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Ontario Tech acknowledges the lands and people of the Mississaugas of Scugog Island First Nation.

We are thankful to be welcome on these lands in friendship. The lands we are situated on are covered by the Williams Treaties and are the traditional territory of the Mississaugas, a branch of the greater Anishinaabeg Nation, including Algonquin, Ojibway, Odawa and Pottawatomi. These lands remain home to many Indigenous nations and peoples.

We acknowledge this land out of respect for the Indigenous nations who have cared for Turtle Island, also called North America, from before the arrival of settler peoples until this day. Most importantly, we acknowledge that the history of these lands has been tainted by poor treatment and a lack of friendship with the First Nations who call them home.

This history is something we are all affected by because we are all treaty people in Canada. We all have a shared history to reflect on, and each of us is affected by this history in different ways. Our past defines our present, but if we move forward as friends and allies, then it does not have to define our future.

Learn more about Indigenous Education and Cultural Services

Criminology and Justice

Program details

Faculty
Social Science and Humanities

Degree
Bachelor of Arts (Honours)

Experiential learning
Experiential work term
Internship
Practicum
Research study
Undergraduate thesis

Delivery method
Hybrid online/in-class
In-class

Location
Ontario Tech University, Downtown Oshawa

Start dates
September

Length
Four years

Program load
Full-time

OUAC code
DAJ

Overview

Students sitting in a lecture Examine why crime is not committed in a vacuum, and how it relates to the police, courts, corrections, the juvenile system and various social and government agencies.

Our program explores and critically analyzes criminological and sociological theories of why people commit crimes. It also examines how societies define crime and who is considered a criminal. Our program approaches the study of crime from an interdisciplinary perspective, drawing on a rich tradition from criminology, sociology, philosophy, psychology and law. In addition to examining why crime is committed, you will be encouraged to think about crime, criminal justice and its administration in ways that are consistent with the principles of fairness, equity, peace, and justice.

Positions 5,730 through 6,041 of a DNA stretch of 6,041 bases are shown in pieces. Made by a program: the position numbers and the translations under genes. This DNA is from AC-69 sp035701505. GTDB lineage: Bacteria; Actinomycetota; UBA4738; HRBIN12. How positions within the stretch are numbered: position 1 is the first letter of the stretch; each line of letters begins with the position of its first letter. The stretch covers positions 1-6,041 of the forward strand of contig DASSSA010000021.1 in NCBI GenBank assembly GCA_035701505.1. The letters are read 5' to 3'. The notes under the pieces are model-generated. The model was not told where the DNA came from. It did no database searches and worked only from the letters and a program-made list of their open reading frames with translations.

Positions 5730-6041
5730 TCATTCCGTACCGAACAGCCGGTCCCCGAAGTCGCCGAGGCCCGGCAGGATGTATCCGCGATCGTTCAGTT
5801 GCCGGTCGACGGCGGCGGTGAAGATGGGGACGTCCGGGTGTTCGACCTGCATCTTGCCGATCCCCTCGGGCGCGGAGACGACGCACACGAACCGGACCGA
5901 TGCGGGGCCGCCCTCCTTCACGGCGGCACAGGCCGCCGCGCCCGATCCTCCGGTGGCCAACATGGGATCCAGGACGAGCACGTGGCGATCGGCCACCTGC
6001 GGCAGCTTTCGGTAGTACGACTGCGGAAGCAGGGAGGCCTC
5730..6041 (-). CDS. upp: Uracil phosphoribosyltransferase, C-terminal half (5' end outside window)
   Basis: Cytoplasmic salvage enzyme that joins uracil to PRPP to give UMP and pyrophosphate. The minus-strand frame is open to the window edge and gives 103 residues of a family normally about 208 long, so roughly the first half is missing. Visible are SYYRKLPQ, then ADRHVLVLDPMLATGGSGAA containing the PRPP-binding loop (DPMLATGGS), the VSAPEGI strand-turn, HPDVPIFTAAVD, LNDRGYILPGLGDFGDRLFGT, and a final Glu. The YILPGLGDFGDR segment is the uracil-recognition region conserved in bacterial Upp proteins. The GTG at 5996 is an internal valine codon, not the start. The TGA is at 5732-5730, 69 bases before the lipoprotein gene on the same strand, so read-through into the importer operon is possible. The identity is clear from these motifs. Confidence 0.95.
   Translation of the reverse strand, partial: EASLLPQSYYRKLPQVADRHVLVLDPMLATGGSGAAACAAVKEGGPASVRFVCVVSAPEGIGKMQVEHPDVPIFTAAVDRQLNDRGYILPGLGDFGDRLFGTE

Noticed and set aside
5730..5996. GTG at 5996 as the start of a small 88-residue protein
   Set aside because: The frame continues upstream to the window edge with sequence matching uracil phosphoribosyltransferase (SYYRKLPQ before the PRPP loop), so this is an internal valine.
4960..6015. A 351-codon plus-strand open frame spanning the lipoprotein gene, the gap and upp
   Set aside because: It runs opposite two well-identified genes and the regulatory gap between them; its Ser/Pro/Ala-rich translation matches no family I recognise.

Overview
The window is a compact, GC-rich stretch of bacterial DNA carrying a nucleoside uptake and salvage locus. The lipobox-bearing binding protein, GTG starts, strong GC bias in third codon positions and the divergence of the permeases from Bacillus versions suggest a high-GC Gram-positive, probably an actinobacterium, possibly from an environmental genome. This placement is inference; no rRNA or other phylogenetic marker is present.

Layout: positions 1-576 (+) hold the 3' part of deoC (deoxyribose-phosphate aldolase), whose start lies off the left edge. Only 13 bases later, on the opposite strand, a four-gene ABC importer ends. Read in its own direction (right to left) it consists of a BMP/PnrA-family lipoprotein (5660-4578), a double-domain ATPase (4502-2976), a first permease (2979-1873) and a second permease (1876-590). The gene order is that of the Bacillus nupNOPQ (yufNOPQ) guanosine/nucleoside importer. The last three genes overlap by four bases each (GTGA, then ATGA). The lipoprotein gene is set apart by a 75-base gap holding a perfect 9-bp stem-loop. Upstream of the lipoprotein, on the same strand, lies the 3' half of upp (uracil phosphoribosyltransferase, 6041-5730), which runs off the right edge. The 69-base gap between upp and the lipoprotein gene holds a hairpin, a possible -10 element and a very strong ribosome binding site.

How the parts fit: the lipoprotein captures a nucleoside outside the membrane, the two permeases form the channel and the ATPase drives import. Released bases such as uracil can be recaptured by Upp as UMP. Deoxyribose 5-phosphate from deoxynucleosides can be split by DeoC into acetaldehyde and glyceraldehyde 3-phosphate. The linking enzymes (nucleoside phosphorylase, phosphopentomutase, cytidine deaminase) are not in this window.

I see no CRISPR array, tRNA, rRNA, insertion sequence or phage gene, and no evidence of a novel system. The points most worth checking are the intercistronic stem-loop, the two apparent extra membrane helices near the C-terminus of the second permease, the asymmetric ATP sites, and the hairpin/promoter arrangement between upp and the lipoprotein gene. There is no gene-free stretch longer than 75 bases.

You may pursue the comprehensive program or a specialization in:

  • Criminal Justice
  • Youth, Crime and Justice

The professors showed me what it means to be passionate about a field of study and created a foundation for my learning, while allowing me to learn fundamental skills to prepare myself for the career of my choice. I am now preparing to complete my Bachelor of Education at Ontario Tech to teach youth who have been in conflict with the law. Caitlin Morgan Bachelor of Arts (Honours) in Criminology and Justice Class of 2021


Admissions

Admissions


Current Ontario secondary school students must complete the Ontario Secondary School Diploma (OSSD) with six 4U or 4M courses, including English (ENG4U).

Note: Admission is competitive. The specific average or standing required for admission varies from year to year. Students are selected by taking into consideration a wide range of criteria including school marks, distribution of subjects taken, and performance in subjects relevant to the academic program. Possession of the minimum requirements does not guarantee acceptance. Preference will be given to applicants with the best qualifications. 


Last year's cut-off70 per cent
Expected cut-offLow 70s

Program details

Faculty
Social Science and Humanities

Degree
Bachelor of Arts (Honours)

Experiential learning
Experiential work term
Internship
Practicum
Research study
Undergraduate thesis

Delivery method
Hybrid online/in-class
In-class

Location
Ontario Tech University, Downtown Oshawa

Start dates
September

Length
Four years

Program load
Full-time

OUAC code
DAJ

Contact information

Career opportunities

Graduates will be skilled in taking leadership roles and more collaborative approaches within their own fields and within the related infrastructures of society.

You will be well prepared to pursue a variety of career opportunities including:

  • Correctional office/case manager
  • Government researcher and policy analyst
  • Human rights advocate/community activist
  • Police officer
  • Probation/parole officer
  • Social services worker

Experiential learning

A limited number of fourth-year students have an opportunity to participate in a learning experience with a community organization. The practicum is an experiential learning tool that provides students with opportunities to acquire workplace skills and knowledge, confront the relationship between theory and practice, and cultivate a sense of personal and professional development. The practicum course consists of 100 hours of fieldwork, several in-class seminars and a set of academic assignments.


Did you know?

organizations provide placement opportunities
of students are employed within six months of graduation
summer internship jobs to apply for
  • Sample courses
    • The Canadian Legal System
    • Criminal Justice
    • Criminal Law
    • Deviance
    • Diversity and Justice
    • Hate Crime
    • Policing
    • Prosecution and Sentencing
    • Psychology
    • Social Control and Regulation
    • Social Policy
    • Theories of Crime
    • Victimology
    • Youth Crime

    A full program map is available in the Undergraduate Academic Calendar. Courses are subject to change without notice.